Finally, the State Government is informed through an official visit to the Governor of Lagos State.

Each and every one of the five groups has to observe this process.

The Eve of Eyo Day

The night before festivities begin, custom demands the men taking part assemble at the reigning Oba's Palace for a great party and merrymaking. This is the night the Oba officially gives his blessings.

There is another important rite that's performed by the Eyo Laba group (one of the five conclaves) called the Agodo erection rite.

Eyo Laba conclave is the second in command of the 'Senior Five' Eyo conclaves.

Once the erection ritual is completed, the most senior of the conclaves, the Eyo Adimu carry out an inspection of the structure after the merriment has ended and everyone has left.

After their own inspection, the other groups carry out their own inspections one group after the other in hierarchical order.

There is also the observance of the 'Gbale' rites which symbolises the 'sweeping away' of evil and the ushering in of prosperity, peace and harmony.

Festival Day

By 5am on the day of the masquerade festival, the Eyos gather together to the sounds of the Gbedu and Koranga drums, two drums that are only beaten during an Eyo festival.

As their numbers begin to swell at the gathering point, all masquerades in their full costume and regalia begin to move towards the Para, a tent built with raffia mats, erected somewhere in the neighbourhood of Enu Owa in Lagos Island.

Enu Owa is an important place on the island where the ceremonious crowning of any Oba takes place.

They all proceed to the Oba's Palace at Iga Idunganran to pay obeisance before moving out into the streets of Lagos Island through Idumota, Tinubu Square and other major and minor roads.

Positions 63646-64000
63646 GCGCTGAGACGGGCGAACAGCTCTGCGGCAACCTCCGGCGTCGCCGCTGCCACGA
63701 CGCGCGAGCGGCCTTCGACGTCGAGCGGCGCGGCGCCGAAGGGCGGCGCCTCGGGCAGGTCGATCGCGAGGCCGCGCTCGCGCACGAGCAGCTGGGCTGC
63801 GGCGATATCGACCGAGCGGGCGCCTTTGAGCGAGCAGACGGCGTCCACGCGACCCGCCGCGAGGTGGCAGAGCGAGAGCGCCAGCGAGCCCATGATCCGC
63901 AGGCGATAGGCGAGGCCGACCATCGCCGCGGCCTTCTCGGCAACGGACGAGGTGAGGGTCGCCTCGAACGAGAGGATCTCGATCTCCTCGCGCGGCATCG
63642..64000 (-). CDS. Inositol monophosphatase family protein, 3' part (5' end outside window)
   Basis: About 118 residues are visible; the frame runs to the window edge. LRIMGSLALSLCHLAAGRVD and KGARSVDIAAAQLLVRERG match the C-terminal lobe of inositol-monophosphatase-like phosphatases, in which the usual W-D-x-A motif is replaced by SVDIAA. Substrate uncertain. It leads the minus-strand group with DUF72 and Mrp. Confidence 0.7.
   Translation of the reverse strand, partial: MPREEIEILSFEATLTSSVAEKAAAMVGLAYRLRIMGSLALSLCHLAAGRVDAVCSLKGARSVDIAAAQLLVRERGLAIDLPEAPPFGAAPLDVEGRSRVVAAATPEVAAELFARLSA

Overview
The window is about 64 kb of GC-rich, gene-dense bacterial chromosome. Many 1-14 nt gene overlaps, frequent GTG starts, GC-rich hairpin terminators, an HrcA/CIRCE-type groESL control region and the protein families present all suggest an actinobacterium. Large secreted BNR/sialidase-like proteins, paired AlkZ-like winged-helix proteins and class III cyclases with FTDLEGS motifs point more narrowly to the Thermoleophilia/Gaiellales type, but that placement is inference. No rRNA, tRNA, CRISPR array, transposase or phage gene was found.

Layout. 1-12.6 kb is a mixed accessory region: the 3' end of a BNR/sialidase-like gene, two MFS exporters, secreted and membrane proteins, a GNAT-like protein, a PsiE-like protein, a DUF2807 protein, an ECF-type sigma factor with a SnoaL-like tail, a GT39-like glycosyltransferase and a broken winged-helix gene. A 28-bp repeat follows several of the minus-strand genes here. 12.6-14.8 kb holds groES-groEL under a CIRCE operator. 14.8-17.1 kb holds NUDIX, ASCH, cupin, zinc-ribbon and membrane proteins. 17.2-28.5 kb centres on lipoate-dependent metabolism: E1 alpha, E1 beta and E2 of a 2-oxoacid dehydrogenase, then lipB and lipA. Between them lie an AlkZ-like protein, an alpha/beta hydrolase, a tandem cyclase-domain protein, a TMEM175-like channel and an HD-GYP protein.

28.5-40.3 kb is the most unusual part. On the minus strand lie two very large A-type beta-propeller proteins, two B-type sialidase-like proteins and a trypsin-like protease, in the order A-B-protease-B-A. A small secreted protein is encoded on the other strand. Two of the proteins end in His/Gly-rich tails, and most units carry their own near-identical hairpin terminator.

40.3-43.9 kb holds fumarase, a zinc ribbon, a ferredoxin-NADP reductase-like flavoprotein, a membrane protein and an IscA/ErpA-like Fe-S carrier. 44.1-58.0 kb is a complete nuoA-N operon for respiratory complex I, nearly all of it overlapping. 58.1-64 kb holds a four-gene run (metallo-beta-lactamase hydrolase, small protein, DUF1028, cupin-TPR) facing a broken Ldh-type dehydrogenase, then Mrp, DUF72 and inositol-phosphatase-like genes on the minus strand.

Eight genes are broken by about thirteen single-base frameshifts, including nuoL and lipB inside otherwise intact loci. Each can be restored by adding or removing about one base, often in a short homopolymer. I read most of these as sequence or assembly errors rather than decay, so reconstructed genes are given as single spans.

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They finally converge in their masses at Tafawa Balewa Square where thousands of people including the locals, dignitaries, tourists, etc. will be waiting to receive them, rejoice with them and join in the festivities

While festivities go on in a carnival like atmosphere, the Eyo masquerades in their thousands, give a walk past procession that's a sight to behold. Singing, dancing and displaying weird acrobatic moves, the masquerades present an awesome display that's worth taking a trip to Lagos for.

Conclave by conclave, with thousands of Eyos' who include the elderly, and young are all clad in pristine white Agbadas', beautifully coloured wide brimmed hats, and their Opambatas' held firmly in their two hands.

They thrill and excite all, leaving a memorable impression in their minds of how history, culture and the arts is still beautiful and relevant in the present as it was in the past and for future generations yet to be born.

...And at the Close of Day

After a wonderful but probably tiring day for the average Eyo masquerade who had walked so many miles all through the day, the cultural ceremony winds down at sundown.

After the grand show the Eyo masquerades move back to the Para, where the opening of the traditional festival was declared at dawn, to tear it down.

The tearing down of the Para is instructed by the Orisa Adimu, and his Eyo masquerades.

The 'Voice' of The Eyo Masquerade

Because they are considered as spirits of the dead, the Eyo speaks in a strange manner when communicating verbally, which isn't very often. They speak in a ventriloqual voice that suggests that they are from the spirit world. Read more...

© 2011 artsofthetimes